These non-toxic, DEET-free insect repellents are good for you skin, and the environment too.
During a recent camping excursion in the Adirondacks, I found myself huddled deep within the recesses of my raingear. The sky was clear. But what was that steady pattering sound on my shell? Not rain, but hungry mosquitoes and flies. They had caught me in a quandary over bug spray.
If you’re planning to get away this summer or fall, chances are you’re going to have company: bugs. Record snowmelt and rainfall across much of the country this spring has made for prime mosquito-breeding conditions, which should ensure that outdoor outings are peskier than usual. Meanwhile, health professionals are worried to see the expanding ranges of many insect-borne diseases, from West Nile virus, encephalitis and Lyme disease in the United States, to hantavirus and chikungunya fever in Europe.
For protection from mosquitoes, ticks and other pests, the Centers for Disease Control and Prevention (CDC) recommends that consumers use insect repellents with the active ingredient N, N-diethyl-meta-toluamide, or DEET, a chemical developed by the army during World War II. DEET has proven an effective and long-lasting repellent, but researchers have since raised some concerns about its health and environmental impacts. The chemical is listed as a pesticide by the Environmental Protection Agency (EPA) and has been linked to reduced population rates among bees, butterflies and other insects, as well as to impaired brain development in some animals. Human reactions range from skin irritation to rare instances of seizures.
The American Academy of Pediatrics advises parents not to use DEET at all on children under 2 months old and at concentrations no higher than 30 percent on older children, while the EPA cautions against long-term exposure and over-application. DEET also has the charming ability to dissolve plastics, and possesses that icky, chemical smell we associate with bug sprays.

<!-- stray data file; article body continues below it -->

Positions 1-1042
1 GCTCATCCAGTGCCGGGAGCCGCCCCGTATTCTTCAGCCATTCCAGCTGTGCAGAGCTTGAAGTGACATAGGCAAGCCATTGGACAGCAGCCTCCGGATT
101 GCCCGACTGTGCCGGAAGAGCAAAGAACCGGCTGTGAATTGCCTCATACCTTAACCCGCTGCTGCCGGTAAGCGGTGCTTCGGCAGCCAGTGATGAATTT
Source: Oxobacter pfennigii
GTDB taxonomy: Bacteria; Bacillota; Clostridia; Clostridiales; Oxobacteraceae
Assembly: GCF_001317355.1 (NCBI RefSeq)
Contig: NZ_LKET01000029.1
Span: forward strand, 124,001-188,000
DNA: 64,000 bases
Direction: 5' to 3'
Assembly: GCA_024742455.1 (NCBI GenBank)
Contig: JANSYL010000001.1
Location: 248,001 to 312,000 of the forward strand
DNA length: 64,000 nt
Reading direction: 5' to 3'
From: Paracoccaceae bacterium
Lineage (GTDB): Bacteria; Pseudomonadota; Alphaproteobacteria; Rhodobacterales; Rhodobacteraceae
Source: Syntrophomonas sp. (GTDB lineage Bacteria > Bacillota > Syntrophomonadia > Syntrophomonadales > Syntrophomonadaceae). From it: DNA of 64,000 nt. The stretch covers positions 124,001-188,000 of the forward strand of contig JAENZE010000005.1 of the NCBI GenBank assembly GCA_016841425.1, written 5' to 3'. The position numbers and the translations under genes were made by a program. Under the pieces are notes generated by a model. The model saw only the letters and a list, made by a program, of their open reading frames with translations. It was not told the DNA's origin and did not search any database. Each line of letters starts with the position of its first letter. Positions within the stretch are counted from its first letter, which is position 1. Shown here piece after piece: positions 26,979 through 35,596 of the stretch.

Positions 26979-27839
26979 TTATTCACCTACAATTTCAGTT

The U.S. Department of Agriculture is currently testing alternatives to DEET, but for those who want them now, there are more options today than a decade ago, when DEET was the only game in town. Natural repellants use the essential oils of plants like eucalyptus, citronella, lemongrass, rosemary and geranium to mask the human smells that attract bugs, while synthetic chemicals like Picaridin and IR3535, which work like DEET without its nastier properties, have been approved in the United States after many years of use in Europe. Users should be aware, however, that none of these alternatives have the staying power of DEET-based formulas—you will need to reapply, and often, to keep those bugs away.
The company says this spray, which uses 40 percent concentrated lemon eucalyptus oil, is effective for up to six hours against mosquitoes, ticks, midges and no-see-ums.
$7.59 for a 4-ounce bottle.
California Baby uses ingredients that are organic, pesticide-free and sustainably grown—including essential oils of citronella, cedar and lemongrass—to make this sweet-smelling spray.
$11.95 for a 6.5-ounce bottle.
These wipes use a 20 percent concentration of picardin to offer a work-day’s worth of relief from mosquitoes, black flies and ticks. The company also offers natural citronella wipes. $
5.99 for a package of 12 wipes.
That urban legend about the bug-repelling properties of Skin-So-Soft, while untrue, prompted Avon to add the actual repellant IR3535 to its popular moisturizer, which promises to keep off pests for up to eight hours.
$14 for a 4-ounce pump-spray bottle.
Themes: Outdoor Adventures
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